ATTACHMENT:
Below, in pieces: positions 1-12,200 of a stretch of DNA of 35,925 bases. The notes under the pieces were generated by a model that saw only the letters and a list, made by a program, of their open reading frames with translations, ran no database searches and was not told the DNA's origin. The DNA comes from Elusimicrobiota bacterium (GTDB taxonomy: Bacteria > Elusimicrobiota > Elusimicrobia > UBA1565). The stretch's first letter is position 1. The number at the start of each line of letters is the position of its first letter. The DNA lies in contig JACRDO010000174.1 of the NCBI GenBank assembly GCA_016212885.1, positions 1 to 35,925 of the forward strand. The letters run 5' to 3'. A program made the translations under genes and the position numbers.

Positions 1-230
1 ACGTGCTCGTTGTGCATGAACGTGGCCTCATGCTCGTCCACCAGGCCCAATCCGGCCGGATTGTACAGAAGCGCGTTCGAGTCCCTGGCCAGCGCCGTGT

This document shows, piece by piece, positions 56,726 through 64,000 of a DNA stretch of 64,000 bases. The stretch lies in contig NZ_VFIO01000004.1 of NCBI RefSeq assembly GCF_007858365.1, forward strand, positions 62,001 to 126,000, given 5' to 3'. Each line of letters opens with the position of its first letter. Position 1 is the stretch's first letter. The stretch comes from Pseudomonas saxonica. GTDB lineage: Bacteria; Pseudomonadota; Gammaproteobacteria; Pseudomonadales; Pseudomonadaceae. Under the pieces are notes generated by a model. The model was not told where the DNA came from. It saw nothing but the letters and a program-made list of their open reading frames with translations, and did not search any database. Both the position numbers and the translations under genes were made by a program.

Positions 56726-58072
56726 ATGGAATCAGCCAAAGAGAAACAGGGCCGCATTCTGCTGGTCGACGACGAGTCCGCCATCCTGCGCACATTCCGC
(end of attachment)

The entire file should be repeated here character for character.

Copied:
Below, in pieces: positions 1-12,200 of a stretch of DNA of 35,925 bases. The notes under the pieces were generated by a model that saw only the letters and a list, made by a program, of their open reading frames with translations, ran no database searches and was not told the DNA's origin. The DNA comes from Elusimicrobiota bacterium (GTDB taxonomy: Bacteria > Elusimicrobiota > Elusimicrobia > UBA1565). The stretch's first letter is position 1. The number at the start of each line of letters is the position of its first letter. The DNA lies in contig JACRDO010000174.1 of the NCBI GenBank assembly GCA_016212885.1, positions 1 to 35,925 of the forward strand. The letters run 5' to 3'. A program made the translations under genes and the position numbers.

Positions 1-230
1 ACGTGCTCGTTGTGCATGAACGTGGCCTCATGCTCGTCCACCAGGCCCAATCCGGCCGGATTGTACAGAAGCGCGTTCGAGTCCCTGGCCAGCGCCGTGT

This document shows, piece by piece, positions 56,726 through 64,000 of a DNA stretch of 64,000 bases. The stretch lies in contig NZ_VFIO01000004.1 of NCBI RefSeq assembly GCF_007858365.1, forward strand, positions 62,001 to 126,000, given 5' to 3'. Each line of letters opens with the position of its first letter. Position 1 is the stretch's first letter. The stretch comes from Pseudomonas saxonica. GTDB lineage: Bacteria; Pseudomonadota; Gammaproteobacteria; Pseudomonadales; Pseudomonadaceae. Under the pieces are notes generated by a model. The model was not told where the DNA came from. It saw nothing but the letters and a program-made list of their open reading frames with translations, and did not search any database. Both the position numbers and the translations under genes were made by a program.

Positions 56726-58072
56726 ATGGAATCAGCCAAAGAGAAACAGGGCCGCATTCTGCTGGTCGACGACGAGTCCGCCATCCTGCGCACATTCCGC